Dallas Texas: Recommended Minimum Cash In Hand

6 Replies

How's it going everyone!

I am looking to invest in a buy and hold rental property in or around Dallas Texas with upfront expenses for repairs to be below $5,000. Being extremely new to REI, I am wondering what the ideal amount of cash in hand would be for my first investment.

I know that the answer to this question is all circumstantial. But, for those of you who are seasoned in this type of real estate investing, in this market, what have you found to be an ideal median amount of cash in hand to be?

Currently, I only have between $10K and $14K, but I feel like I need at least double that to even have a chance.

Thank you and hopefully I'll get to meet you at the upcoming meetup in Irving!

@Cory Dean  

It's entirely dependent on the ARV range of the properties you're looking for and how you plan to finance them. Example: $100,000 ARV, $5,000 rehab costs on a 20% down conventional mortgage. You would be looking at $25k, plus closing costs. So, it depends on what your deal & financing look like.

20 to 25K in cash will get you a 20-25 percent down payment and closing costs for something in the 80-100K range. It may take some time to find something that makes a profitable rental if you need something move-in ready (considering only 5K in up front costs would realistically only cover flooring, paint, miniblinds, etc.), but you can make it happen, especially with current interest rates.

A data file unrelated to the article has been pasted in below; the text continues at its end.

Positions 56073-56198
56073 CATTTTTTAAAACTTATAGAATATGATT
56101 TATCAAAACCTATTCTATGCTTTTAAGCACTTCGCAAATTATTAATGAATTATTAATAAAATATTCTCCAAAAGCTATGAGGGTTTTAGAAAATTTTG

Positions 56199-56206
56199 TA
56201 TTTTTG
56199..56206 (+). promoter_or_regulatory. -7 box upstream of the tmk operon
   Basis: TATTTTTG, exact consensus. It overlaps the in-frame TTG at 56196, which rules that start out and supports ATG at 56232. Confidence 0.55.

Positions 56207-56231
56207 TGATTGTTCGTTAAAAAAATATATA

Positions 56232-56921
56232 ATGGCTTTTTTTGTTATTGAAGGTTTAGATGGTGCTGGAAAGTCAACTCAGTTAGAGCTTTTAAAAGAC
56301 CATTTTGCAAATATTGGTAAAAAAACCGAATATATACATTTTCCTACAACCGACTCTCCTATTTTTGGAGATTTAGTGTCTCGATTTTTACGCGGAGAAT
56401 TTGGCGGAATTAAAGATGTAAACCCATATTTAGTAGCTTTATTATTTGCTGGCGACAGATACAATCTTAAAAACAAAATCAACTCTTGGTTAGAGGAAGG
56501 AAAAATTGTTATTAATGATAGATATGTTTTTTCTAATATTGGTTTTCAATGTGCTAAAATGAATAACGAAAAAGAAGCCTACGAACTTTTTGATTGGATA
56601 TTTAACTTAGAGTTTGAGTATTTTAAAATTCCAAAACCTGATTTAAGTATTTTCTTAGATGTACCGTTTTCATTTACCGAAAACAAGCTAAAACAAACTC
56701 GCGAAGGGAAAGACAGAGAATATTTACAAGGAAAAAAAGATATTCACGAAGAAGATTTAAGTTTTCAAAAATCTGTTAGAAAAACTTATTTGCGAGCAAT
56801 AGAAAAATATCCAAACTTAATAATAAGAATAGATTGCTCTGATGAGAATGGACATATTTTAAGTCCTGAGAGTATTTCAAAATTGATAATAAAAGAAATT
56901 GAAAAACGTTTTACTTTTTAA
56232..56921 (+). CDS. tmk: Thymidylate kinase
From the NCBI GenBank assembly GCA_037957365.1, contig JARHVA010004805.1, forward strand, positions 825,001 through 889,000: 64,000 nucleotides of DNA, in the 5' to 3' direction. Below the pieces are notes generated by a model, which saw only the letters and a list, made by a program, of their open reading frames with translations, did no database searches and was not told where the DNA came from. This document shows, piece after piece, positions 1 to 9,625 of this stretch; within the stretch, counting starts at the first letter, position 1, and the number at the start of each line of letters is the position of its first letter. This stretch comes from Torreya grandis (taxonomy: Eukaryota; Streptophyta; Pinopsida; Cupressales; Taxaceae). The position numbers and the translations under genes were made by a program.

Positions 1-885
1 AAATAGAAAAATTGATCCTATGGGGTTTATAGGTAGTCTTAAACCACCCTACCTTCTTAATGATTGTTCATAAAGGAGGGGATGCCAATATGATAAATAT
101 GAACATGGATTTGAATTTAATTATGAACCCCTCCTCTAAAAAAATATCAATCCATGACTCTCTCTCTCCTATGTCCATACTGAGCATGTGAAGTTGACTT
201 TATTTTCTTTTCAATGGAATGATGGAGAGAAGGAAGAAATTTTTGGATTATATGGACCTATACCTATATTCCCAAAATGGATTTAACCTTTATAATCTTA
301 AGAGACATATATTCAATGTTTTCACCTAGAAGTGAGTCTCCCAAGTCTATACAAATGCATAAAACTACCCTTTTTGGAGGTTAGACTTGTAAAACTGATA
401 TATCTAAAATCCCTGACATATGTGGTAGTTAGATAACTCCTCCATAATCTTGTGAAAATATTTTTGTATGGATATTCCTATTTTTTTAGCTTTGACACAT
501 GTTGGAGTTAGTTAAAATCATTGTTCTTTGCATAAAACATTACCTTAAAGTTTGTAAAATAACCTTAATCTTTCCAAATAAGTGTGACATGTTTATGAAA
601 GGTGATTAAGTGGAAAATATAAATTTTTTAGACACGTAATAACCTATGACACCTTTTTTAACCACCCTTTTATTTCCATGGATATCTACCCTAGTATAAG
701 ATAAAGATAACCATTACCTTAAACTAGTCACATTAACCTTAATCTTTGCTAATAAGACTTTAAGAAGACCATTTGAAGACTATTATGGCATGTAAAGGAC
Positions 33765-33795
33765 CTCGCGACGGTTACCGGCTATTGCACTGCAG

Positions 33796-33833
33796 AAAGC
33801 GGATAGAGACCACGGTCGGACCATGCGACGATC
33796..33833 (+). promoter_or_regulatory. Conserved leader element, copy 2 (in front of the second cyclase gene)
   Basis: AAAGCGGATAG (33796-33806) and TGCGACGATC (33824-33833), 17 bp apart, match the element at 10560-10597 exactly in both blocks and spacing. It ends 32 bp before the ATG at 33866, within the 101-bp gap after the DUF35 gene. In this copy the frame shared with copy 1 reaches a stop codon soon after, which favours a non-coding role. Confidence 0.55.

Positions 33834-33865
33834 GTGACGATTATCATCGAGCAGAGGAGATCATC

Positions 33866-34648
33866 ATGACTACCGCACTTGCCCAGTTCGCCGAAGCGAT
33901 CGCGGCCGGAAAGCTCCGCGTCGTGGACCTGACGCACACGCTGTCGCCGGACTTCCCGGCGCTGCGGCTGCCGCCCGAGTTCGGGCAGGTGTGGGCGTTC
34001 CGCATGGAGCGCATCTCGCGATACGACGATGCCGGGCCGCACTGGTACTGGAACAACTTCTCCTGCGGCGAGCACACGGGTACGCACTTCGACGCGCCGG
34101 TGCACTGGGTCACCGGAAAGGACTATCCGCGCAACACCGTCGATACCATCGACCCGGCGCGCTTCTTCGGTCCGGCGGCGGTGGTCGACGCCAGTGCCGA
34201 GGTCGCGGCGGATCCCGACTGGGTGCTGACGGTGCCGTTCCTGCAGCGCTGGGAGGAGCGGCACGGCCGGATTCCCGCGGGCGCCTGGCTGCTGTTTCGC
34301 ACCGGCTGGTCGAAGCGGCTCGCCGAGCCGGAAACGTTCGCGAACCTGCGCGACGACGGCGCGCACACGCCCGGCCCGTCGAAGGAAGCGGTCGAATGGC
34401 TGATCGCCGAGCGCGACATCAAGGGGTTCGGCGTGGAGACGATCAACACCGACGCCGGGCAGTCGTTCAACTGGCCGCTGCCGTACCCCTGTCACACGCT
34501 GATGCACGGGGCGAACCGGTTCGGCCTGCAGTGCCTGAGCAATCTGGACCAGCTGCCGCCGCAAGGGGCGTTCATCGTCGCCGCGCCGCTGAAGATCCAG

It depends on what you're going after, but I try to play a fairly conservative game, so I would definitely suggest saving up and making sure that even when you pay your 20% down + expected rehab, never get below 10-15k cash on hand.  The rehab will cost more than you think.  The AC will go out, the water heater will leak and everything will feel like it's happening at the same time.  Don't go in light or you risk getting yourself in a position where someone on this forum will be buying it from you in a pinch.

@Cory Dean  

It all depends on your strategy. If you're targeting the purchase of a SFR priced at $100k, yes double that...and you'll have a chance.

With $14k, I would target properties in the $50,000 range... but keep in mind these properties will generally be in more rough neighborhoods and require more aggressive property management.   

Im bumping this post because I think it has a lot of merit. I realize that it depends on how many properties you own, whats your investment model, and what you access to funds such as lines of credit are... either way, I would love to hear more about how yall evaluate where to out the dry powder & recycle it to do it again all while not getting to lean to cover the unexpected.

All you need to get started is enough for the required down payment on the property you want to buy, then enough income to offset / absorb unexpected expenses.

If you have enough income from a job coming in to fix or replace a water heater or a bad fridge every couple months (and pray against a major repair like roof or furnace) you're good to go.

Regardless of the numbers, get a 30 year mortgage today to lock in your force monthly gain in equity and start the timing to increased cashflow from inflation.

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